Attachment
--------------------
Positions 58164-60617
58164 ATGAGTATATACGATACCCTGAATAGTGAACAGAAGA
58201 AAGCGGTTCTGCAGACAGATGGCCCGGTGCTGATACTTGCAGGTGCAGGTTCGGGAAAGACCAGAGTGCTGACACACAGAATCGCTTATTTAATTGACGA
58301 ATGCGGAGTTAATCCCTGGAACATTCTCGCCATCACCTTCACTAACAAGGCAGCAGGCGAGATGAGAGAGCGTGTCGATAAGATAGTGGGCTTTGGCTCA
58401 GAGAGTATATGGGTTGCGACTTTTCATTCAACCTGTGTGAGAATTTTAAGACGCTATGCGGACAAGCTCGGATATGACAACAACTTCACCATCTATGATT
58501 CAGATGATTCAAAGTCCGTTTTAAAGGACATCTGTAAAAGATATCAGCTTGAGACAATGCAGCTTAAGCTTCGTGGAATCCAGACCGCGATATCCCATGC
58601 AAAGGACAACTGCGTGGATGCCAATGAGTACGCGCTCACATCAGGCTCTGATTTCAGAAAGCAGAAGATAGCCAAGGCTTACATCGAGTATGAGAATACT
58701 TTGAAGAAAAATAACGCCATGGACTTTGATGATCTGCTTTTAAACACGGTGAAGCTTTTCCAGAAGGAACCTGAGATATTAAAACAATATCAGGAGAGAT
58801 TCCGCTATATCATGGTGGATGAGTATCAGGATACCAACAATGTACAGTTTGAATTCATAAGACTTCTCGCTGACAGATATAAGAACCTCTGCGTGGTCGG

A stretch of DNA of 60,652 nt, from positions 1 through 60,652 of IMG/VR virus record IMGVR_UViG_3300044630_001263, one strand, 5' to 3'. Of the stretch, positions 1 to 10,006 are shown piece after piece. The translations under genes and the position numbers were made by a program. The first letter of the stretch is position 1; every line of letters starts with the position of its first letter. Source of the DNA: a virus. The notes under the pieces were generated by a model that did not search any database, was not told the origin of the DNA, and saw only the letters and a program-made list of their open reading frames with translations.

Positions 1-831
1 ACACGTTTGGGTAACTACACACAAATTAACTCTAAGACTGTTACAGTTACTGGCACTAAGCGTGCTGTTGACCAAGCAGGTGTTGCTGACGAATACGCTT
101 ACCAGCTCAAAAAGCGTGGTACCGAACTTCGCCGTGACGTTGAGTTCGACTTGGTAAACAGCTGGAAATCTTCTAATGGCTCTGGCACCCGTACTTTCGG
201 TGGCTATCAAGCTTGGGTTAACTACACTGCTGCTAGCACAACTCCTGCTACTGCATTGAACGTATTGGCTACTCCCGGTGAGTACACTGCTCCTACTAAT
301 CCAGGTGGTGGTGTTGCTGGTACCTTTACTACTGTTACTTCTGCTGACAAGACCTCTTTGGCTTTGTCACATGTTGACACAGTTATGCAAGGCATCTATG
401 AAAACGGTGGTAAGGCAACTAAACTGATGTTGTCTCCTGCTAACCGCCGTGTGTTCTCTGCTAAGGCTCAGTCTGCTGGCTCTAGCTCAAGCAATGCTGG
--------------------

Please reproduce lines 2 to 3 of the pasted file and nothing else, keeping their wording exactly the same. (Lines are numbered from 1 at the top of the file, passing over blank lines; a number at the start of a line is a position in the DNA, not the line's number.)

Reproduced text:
58164 ATGAGTATATACGATACCCTGAATAGTGAACAGAAGA
58201 AAGCGGTTCTGCAGACAGATGGCCCGGTGCTGATACTTGCAGGTGCAGGTTCGGGAAAGACCAGAGTGCTGACACACAGAATCGCTTATTTAATTGACGA